Economics BS

General Education Requirements

All undergraduate economics majors must meet the university and college general education requirements. Candidates for the B.A. degree may take any foreign language to meet this requirement. Candidates for the B.S. degree take mathematics and quantitative courses instead of the foreign language requirement. Courses in economics may be used to meet the university social sciences requirement.

Satisfactory/Unsatisfactory Option

Courses outside the major field and ECON 1001, Principles of Microeconomics, and ECON 1002, Principles of Macroeconomics, may be taken on a satisfactory/unsatisfactory basis.

Prerequisites

All prerequisites for economics courses must be completed with a C- or better.

Degree Requirements 

Candidates for the B.S. degree must complete at least 36, but no more than 50, hours in economics. At least 30 hours must be at or above the 2000 level. All core courses for the major must be completed with a grade of C- or better.

The following core courses are required:
ECON 1001Principles of Microeconomics (MOTR ECON 102)3
ECON 1002Principles of Macroeconomics (MOTR ECON 101)3
ECON 3001Intermediate Microeconomics3
ECON 3002Intermediate Macroeconomics3
ECON 3100Economic Statistics3
ECON 4100Introduction to Econometrics4
MATH 1800Analytic Geometry and Calculus I (strongly recommended) 13-5
or MATH 1100 Basic Calculus
Select two of the following quantitative courses:6-8
Managerial Economics
Analysis of Business Cycles
Applied Econometrics
Time Series Econometrics for Economics and Finance
Business and Economic Forecasting
Mathematical Economics
Geospatial Analysis in the Social Sciences
Fundamentals of Cost-Benefit Analysis
Mathematics courses numbered 1900 or above with consent of advisor 1

Departmental Honors

A student may earn departmental honors with a GPA of 3.6 in economics and the recommendation of the department.

Complementary Areas of Study

The department encourages all majors to develop breadth in related disciplines. Course work and minors are available in a number of areas such as business administration, computer science, statistics, and political science. In addition, courses offered by the department are required for the B.S. in Actuarial Science and help satisfy the prerequisites for courses required for the Certificate in Actuarial Studies and have been approved by the Society of Actuaries (SOA) to satisfy the VEE requirements in Economics. Students should check with their advisers for recommendations concerning courses in these areas. The department suggests the following supplemental course work for students interested in pursuing doctoral-level graduate work in economics or careers in general business. It also encourages all students to obtain work experience by enrolling in the Internship in Applied Economics (ECON 4990) .

Graduate School Preparation

It is recommended that students considering doctoral-level graduate work in economics also take:

MATH 1900Analytic Geometry and Calculus II5
MATH 2000Analytic Geometry and Calculus III5
MATH 2020Introduction to Differential Equations3
MATH 2450Elementary Linear Algebra3
MATH 4100Real Analysis I3
MATH 4200Mathematical Statistics I3

Learning Outcomes

  • Use economic reasoning to interpret and evaluate social, political and economic arguments, and policies.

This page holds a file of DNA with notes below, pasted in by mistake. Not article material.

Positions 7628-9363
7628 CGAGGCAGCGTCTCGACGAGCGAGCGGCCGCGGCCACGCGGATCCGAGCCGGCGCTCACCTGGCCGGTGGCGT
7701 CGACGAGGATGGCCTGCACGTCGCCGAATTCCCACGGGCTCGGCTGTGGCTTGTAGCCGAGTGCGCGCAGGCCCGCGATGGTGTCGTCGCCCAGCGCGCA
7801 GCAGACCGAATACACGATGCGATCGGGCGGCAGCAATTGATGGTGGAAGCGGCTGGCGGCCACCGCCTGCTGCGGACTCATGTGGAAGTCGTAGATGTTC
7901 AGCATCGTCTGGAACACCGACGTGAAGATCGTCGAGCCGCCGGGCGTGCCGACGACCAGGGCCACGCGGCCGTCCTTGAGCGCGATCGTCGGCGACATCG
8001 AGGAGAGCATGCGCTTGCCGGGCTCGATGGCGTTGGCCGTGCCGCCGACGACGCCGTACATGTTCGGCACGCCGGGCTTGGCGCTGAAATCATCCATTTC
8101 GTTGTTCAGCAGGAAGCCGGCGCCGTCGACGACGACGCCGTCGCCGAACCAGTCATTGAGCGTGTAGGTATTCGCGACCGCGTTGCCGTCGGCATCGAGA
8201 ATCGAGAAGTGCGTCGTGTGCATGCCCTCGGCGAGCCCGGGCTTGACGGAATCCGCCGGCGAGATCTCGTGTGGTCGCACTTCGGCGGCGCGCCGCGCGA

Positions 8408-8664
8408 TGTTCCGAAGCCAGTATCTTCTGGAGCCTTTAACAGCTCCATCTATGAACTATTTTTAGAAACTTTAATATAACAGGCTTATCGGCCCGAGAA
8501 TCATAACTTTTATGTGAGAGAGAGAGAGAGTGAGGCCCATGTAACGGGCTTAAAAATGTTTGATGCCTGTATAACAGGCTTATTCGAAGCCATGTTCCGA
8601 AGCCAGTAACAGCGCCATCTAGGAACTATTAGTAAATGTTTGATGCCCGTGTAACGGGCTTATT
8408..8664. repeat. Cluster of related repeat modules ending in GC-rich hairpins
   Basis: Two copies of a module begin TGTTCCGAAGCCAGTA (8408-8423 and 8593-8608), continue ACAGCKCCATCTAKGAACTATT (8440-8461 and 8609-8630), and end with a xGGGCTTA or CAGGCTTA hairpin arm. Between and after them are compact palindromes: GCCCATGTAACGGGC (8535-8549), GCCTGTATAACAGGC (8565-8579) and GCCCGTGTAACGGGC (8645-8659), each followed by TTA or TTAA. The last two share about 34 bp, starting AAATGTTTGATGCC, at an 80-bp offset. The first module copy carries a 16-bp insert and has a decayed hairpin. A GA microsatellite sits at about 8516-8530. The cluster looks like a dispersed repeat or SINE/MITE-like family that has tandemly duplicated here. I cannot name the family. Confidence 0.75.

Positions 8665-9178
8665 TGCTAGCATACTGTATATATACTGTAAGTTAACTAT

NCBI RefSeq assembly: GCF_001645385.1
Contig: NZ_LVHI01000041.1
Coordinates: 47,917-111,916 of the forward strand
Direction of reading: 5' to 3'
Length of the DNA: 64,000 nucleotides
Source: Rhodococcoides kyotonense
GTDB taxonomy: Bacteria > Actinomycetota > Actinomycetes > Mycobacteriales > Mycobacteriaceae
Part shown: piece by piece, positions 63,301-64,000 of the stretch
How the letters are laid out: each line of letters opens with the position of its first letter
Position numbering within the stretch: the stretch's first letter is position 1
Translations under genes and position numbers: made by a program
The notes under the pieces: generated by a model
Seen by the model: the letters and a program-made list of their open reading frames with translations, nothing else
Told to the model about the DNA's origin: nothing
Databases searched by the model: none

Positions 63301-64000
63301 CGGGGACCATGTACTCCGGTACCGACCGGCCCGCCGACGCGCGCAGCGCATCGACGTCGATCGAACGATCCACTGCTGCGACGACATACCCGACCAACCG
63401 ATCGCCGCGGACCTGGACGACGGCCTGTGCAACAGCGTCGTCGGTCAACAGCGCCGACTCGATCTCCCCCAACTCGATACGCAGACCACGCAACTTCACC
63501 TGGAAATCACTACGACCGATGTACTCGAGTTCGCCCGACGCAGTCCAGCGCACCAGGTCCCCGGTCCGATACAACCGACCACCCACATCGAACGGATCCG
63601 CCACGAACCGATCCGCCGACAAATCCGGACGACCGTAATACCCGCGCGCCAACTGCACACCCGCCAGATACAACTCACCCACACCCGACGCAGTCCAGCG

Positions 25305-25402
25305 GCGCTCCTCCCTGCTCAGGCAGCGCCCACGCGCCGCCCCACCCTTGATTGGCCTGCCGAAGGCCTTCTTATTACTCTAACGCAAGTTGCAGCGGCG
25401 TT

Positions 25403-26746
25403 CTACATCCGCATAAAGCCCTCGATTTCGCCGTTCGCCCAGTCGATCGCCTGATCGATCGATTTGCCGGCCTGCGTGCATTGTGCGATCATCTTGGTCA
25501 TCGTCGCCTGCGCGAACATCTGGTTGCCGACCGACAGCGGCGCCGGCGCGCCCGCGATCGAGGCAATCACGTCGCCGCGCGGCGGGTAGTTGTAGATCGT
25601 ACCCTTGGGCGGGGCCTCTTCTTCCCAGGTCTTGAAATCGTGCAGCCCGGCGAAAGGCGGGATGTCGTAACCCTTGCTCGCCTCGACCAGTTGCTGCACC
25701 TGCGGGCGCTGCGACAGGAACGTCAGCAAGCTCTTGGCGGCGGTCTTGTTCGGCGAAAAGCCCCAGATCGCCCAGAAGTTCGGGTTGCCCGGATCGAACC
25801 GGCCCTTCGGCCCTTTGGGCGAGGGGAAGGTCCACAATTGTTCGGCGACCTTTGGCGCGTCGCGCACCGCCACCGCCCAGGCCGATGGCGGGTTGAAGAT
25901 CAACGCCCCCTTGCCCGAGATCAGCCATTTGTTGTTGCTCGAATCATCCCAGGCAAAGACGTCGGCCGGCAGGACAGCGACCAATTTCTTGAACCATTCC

• Use mathematical methods to construct and analyze economic models and to analyze and interpret economic phenomena.
  • Understand key market institutions such as property rights and contracts and economic organizations such as the Federal Reserve System and the International Monetary Fund and apply this knowledge to analyze economic behavior and evaluate public policy.
  • Identify the causes and consequences of poverty and prosperity across and within societies.
  • Predict changes in key macroeconomic variables in response to changes in social, political, and economic policy as well as non-economic events such as terrorist attacks, natural disasters, and changes in consumer confidence.
  • Estimate, analyze, and interpret economic relationships using appropriate regression analysis techniques applied to economic data for use in business and policy applications.
  • Write a research paper that employs sound economic reasoning and economic data that demonstrates the ability to model and interpret regression analysis of an economic relationship.

Sample Four Year Plan 

First Year
FallHoursSpringHours
INTDSC 10031ECON 10013
ENGL 11003MATH 1800 or 11005
MATH 10303EXPLORE – Humanities and Fine Arts3
MATH 10352CORE – Information Literacy3
CORE – Communication Proficiency3Elective or minor3
EXPLORE – Social Sciences3 
 15 17
Second Year
FallHoursSpringHours
ECON 10023ECON 30013
CORE – US History & Government3ECON 2000+ course3
EXPLORE – Humanities & Fine Arts3EXPLORE - Math & Sciences3
EXPLORE – Math & Sciences3EXPLORE - Social Sciences3
Cultural Diversity Requirement3Elective or minor3
 15 15
Third Year
FallHoursSpringHours
ECON 31003ECON 41004
ECON 30023ECON 2000+ course3
ENGL 31003Elective or minor6
Elective or minor6 
 15 13
Fourth Year
FallHoursSpringHours
ECON 4000+ quantitative course3ECON 4000+ quantitative course3
ECON 2000+ level course3ECON 2000+ level course3
Elective or minor9Elective or minor9
 15 15
Total Hours: 120

Please Note: This plan is an example of what a four year plan could look like for a typical student. Placement exam scores in math as well as the completion of coursework may change the plan. It should not be used in the place of regular academic advising appointments. All students are encouraged to meet with their advisor each semester. All requirements are subject to change.